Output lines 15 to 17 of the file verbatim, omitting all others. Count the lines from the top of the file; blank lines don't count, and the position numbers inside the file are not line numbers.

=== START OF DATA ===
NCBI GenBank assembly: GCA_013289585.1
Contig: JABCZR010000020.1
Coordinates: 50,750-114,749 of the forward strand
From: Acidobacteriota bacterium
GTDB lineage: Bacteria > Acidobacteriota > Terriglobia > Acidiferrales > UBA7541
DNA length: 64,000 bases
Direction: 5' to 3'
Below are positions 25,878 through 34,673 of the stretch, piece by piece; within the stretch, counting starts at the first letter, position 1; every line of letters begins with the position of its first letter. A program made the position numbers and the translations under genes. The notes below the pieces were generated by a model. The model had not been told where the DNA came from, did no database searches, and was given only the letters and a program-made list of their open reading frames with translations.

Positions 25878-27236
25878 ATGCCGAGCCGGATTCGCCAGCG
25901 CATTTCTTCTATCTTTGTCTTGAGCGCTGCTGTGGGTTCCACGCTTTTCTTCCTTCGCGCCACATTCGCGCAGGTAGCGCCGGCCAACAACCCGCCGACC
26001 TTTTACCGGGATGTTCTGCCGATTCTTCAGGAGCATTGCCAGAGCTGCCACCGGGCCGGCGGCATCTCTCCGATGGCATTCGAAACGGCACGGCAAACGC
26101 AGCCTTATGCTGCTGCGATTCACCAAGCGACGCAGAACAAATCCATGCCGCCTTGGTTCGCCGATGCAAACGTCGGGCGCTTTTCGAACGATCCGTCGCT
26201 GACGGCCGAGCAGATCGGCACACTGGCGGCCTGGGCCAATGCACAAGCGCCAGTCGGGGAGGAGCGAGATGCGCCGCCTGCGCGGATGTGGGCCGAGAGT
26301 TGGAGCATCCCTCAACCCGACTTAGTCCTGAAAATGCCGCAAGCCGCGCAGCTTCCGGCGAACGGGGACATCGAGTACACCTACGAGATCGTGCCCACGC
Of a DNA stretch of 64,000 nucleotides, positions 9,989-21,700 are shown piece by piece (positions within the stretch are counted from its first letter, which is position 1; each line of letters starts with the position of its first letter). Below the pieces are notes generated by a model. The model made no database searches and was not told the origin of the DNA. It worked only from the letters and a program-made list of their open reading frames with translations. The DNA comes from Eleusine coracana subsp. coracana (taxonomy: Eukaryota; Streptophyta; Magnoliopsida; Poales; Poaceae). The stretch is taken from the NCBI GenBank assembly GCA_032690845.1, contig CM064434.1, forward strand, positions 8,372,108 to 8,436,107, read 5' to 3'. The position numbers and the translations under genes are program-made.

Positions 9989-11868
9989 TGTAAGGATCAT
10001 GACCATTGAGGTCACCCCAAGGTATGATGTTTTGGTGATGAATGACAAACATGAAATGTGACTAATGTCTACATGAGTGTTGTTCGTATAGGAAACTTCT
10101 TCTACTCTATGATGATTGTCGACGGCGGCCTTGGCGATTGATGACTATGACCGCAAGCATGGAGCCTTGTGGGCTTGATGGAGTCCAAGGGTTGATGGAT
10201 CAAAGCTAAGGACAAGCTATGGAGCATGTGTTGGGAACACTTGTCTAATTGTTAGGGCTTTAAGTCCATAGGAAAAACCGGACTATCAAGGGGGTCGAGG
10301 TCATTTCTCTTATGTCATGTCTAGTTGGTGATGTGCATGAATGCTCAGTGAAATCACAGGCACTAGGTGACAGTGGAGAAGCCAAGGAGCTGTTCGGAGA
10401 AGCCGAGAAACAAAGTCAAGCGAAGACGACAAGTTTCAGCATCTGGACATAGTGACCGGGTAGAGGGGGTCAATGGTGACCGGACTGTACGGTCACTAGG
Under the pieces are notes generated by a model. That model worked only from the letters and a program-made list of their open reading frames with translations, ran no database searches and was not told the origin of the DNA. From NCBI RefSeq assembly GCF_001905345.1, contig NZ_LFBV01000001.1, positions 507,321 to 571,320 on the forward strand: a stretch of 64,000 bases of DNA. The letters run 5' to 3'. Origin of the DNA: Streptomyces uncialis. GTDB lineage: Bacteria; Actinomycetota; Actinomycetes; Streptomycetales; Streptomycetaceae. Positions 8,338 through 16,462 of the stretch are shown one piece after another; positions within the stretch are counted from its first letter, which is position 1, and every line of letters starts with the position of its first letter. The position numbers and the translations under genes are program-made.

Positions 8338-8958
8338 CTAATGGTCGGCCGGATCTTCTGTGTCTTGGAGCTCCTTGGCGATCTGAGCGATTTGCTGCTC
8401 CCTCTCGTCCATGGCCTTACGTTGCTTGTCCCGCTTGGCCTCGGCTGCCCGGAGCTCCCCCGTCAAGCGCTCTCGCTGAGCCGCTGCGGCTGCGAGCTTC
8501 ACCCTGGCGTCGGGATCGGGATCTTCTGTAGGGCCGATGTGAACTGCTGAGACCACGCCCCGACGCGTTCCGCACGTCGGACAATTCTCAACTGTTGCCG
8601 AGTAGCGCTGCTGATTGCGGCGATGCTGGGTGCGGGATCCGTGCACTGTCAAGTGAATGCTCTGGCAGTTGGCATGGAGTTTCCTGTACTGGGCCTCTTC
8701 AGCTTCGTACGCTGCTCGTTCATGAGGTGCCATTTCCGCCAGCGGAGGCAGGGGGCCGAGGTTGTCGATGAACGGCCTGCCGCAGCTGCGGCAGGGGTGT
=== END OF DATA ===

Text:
26301 TGGAGCATCCCTCAACCCGACTTAGTCCTGAAAATGCCGCAAGCCGCGCAGCTTCCGGCGAACGGGGACATCGAGTACACCTACGAGATCGTGCCCACGC
Of a DNA stretch of 64,000 nucleotides, positions 9,989-21,700 are shown piece by piece (positions within the stretch are counted from its first letter, which is position 1; each line of letters starts with the position of its first letter). Below the pieces are notes generated by a model. The model made no database searches and was not told the origin of the DNA. It worked only from the letters and a program-made list of their open reading frames with translations. The DNA comes from Eleusine coracana subsp. coracana (taxonomy: Eukaryota; Streptophyta; Magnoliopsida; Poales; Poaceae). The stretch is taken from the NCBI GenBank assembly GCA_032690845.1, contig CM064434.1, forward strand, positions 8,372,108 to 8,436,107, read 5' to 3'. The position numbers and the translations under genes are program-made.

Positions 9989-11868